Peter Van Bruggen: Projectwise

Peter Van Bruggen: “At first, people had to be convinced that local builders can do the job well... but now there’s no doubt.” Peter Van Bruggen: “At first, people had to be convinced that local builders can do the job well... but now there’s no doubt.”

Despite Tanzania’s many lakes and waterways, there was a time that buying a locally built, commercial vessel “was impossible”, Peter Van Bruggen of Dutch-based Projectwise told MJ. “In fact, it was the same story across the whole of East Africa,” he said. “You couldn’t award a contract to a local yard, there just weren’t any, not in Tanzania, or even in Uganda or Kenya.”

“So, when I started helping the local authorities commission new ferries back in 2003, they were bought in one piece, despite the expense of transporting them.”

Now it’s a very different scenario: over the last six years Tanzania and Van Bruggen’s role has evolved with the advent of an ingenious, low tech alternative to a slipway. The method is simple: jack the hull up just a little, place large, sturdy balloons underneath and inflate – launching is a matter of rolling it down the airbags. “Balloons allow you to construct on any shore that you can level,” he said. “So now experience and capacity are steadily being built up. It’s changed shipbuilding in Africa.”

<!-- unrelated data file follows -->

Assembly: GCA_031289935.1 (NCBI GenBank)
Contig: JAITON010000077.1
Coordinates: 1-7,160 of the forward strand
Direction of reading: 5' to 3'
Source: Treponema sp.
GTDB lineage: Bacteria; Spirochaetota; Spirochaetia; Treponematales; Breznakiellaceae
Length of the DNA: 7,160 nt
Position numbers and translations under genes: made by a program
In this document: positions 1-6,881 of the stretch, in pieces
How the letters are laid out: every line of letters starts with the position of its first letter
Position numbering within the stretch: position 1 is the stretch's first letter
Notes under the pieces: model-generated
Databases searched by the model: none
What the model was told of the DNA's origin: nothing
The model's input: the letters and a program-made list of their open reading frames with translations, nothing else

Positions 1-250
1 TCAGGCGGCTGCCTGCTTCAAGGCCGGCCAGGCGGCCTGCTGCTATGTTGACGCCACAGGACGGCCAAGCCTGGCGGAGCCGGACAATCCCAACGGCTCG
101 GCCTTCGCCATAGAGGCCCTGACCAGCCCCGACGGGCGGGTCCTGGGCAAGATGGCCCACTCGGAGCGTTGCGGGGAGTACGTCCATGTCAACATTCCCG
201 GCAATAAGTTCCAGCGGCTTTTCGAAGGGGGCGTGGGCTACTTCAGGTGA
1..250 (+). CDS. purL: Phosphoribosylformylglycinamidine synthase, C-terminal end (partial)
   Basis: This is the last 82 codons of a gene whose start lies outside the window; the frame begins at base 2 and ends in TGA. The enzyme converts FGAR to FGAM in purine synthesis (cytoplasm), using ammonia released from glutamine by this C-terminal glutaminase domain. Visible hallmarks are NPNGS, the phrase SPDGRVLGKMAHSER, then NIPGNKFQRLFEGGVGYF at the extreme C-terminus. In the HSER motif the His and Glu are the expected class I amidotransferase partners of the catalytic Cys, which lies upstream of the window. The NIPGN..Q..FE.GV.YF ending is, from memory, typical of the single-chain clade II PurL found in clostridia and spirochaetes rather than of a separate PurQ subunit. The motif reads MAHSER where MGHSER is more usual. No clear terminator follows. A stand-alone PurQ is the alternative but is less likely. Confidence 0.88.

However, the region hasn’t yet gained a complete, home-grown manufacturing base (“although that’s now growing” he says) and for the time being there’s still a need for steel and components.

This is where Van Bruggen’s expertise really pays off. He brings everything in “so that when the workers open the containers they have all they need”. That sounds simple till you realise it means marshalling, labelling and boxing many tonnes of steel plate and thousands of parts “from lugs to paint, to winches and navigation lights” as getting an extra pipework joint, for example, isn’t a matter of calling a local supplier. Even the original sourcing is not always easy, he adds, “as you can imagine, a lot of companies aren’t that interested in supplying Tanzania”.

It’s a pretty arduous business. Typically after marshalling two or three containers in Rotterdam (which, since shipping companies won’t pick them up, have to be purchased and are usually left as storage space), there is a six week trip to Dar es Salaam, another ten days negotiating clearance at the port, then a 1,200km road trip by truck to a warehouse near the shores of Lake Victoria.

More, Van Bruggen is still on the job right through to sign off “which is rather satisfying, as you start from nothing, but then in the end – it swims”.

However, the recent MV Nyerere sinking in which over 200 people died saddened him, highlighting operational issues which are hard to guard against. Overcrowding, in this case exacerbated by seasonal winds, remains a problem and has been responsible for a number of incidents in the region’s recent history: the largest being a 1996 ferry capsize which claimed the lives of 800 people.

Despite the challenges, Van Bruggen is still proud of the strides that African shipbuilding is making: “At first, people had to be convinced that local builders can do the job well... but now there’s no doubt.”

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